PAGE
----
Why does the signal on the oscilloscope become less stable when I
reduce the voltage from the function generator
The oscilloscope does not automatically scale the input. The main problem is that you don't have a high enough signal to noise ratio on
Channel 1 for reliable triggering. It's not necessarily noise inherent to your system, just the limits of the oscilloscope settings.
Try this: set your trigger mode to Normal and capture a single sequence until you get a trigger that "looks" wrong - meaning it triggered in the wrong place. This usually happens on the opposite edge, where a bit of noise hits right at the trigger voltage.
As st2000 points out, this isn't an artifact of the "Auto" trigger mode as the oscilloscope believes it's triggering properly. You would see the same thing even if you had the scope set to "Normal". You can see for yourself the difference in trigger modes by setting the trigger voltage to something way out of the range of the input signal, such as +5V. After it doesn't trigger for a while, it will start showing signals, but they will appear to move incoherently (because the trigger isn't synchronizing the waveforms to the same point of the curve).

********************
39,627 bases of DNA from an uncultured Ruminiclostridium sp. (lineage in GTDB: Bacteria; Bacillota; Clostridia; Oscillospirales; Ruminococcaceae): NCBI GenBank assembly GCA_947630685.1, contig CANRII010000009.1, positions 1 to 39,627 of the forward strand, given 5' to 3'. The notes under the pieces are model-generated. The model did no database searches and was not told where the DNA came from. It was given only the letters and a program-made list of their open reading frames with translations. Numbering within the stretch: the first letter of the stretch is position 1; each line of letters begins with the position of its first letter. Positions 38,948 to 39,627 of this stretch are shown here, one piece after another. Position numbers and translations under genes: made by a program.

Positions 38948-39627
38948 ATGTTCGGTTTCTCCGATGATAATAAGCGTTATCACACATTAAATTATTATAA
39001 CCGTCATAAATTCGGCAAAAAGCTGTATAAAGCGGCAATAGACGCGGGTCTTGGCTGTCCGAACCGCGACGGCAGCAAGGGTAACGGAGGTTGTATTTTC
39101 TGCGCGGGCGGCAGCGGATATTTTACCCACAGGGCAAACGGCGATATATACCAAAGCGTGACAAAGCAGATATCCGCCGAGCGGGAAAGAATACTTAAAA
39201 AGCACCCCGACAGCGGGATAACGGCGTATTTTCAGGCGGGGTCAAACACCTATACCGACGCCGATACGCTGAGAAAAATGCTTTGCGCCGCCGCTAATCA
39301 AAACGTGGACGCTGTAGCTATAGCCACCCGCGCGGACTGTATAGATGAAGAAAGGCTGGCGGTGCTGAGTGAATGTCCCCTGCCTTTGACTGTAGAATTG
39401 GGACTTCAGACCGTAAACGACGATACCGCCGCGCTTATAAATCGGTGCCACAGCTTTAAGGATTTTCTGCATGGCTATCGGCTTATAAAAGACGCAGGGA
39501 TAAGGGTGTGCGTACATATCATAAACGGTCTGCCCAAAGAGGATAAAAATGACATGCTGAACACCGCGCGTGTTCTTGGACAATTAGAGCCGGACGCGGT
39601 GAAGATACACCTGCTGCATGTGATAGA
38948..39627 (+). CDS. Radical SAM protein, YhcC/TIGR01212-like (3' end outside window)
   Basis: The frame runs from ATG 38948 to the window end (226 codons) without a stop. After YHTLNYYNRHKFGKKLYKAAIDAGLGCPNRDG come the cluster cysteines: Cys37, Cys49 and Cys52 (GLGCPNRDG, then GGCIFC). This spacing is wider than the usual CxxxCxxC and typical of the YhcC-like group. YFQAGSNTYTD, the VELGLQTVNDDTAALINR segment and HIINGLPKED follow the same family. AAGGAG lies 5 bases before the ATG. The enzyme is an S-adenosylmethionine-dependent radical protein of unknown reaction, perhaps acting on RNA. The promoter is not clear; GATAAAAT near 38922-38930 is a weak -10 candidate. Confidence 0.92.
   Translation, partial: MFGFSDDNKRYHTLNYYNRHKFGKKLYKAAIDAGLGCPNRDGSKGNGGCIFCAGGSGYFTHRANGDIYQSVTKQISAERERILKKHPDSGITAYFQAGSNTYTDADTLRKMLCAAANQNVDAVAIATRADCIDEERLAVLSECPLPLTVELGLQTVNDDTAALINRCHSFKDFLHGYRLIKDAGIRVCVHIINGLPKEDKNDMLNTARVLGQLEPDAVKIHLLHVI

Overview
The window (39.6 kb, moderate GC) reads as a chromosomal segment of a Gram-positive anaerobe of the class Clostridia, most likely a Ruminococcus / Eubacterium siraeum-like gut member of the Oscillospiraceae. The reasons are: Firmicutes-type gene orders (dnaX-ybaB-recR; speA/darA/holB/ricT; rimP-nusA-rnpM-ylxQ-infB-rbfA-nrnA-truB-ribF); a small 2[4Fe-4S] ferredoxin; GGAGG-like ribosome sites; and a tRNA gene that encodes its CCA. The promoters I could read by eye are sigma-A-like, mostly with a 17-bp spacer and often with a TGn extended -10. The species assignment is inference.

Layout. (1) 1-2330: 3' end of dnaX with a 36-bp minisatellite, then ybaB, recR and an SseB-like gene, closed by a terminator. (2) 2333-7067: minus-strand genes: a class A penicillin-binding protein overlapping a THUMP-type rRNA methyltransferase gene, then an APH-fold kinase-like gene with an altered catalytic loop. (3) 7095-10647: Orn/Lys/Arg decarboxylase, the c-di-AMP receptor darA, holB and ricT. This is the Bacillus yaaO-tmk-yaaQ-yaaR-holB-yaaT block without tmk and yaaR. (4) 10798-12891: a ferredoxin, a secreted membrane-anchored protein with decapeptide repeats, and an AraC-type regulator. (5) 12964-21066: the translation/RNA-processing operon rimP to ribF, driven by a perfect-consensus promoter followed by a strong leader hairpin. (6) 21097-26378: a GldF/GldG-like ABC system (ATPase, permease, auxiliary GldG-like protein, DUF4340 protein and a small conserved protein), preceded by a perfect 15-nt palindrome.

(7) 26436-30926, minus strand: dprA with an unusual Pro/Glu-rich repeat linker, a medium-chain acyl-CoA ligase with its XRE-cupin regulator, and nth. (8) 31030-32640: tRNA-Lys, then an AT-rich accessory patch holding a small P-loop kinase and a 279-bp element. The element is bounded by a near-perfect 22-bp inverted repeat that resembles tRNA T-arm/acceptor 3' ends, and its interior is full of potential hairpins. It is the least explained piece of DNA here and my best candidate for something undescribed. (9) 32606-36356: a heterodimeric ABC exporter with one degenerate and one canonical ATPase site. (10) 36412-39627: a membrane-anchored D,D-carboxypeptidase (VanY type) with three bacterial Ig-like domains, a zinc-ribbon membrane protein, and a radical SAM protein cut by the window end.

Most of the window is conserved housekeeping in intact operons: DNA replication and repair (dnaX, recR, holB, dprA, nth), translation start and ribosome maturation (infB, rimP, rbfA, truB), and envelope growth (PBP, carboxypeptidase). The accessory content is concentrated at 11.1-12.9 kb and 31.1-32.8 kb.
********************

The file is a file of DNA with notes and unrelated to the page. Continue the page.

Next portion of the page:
In general, the best volts/division setting for each channel is the lowest volts/division possible without clipping the signal. This really helps digital oscilloscopes provide the best accuracy in measurements even if it doesn't "look" as good.
- Recommended: change the input volts per division on
Channel 1 to something much lower, such as 500 mV/division.
- Also works: Trigger off channel 2 (especially when it's the "cleaner looking" signal).
- For tough (periodic) cases: Increase the trigger hold-off time to greater than half the period of your signal to prevent the oscilloscope from even considering the wrong crossing.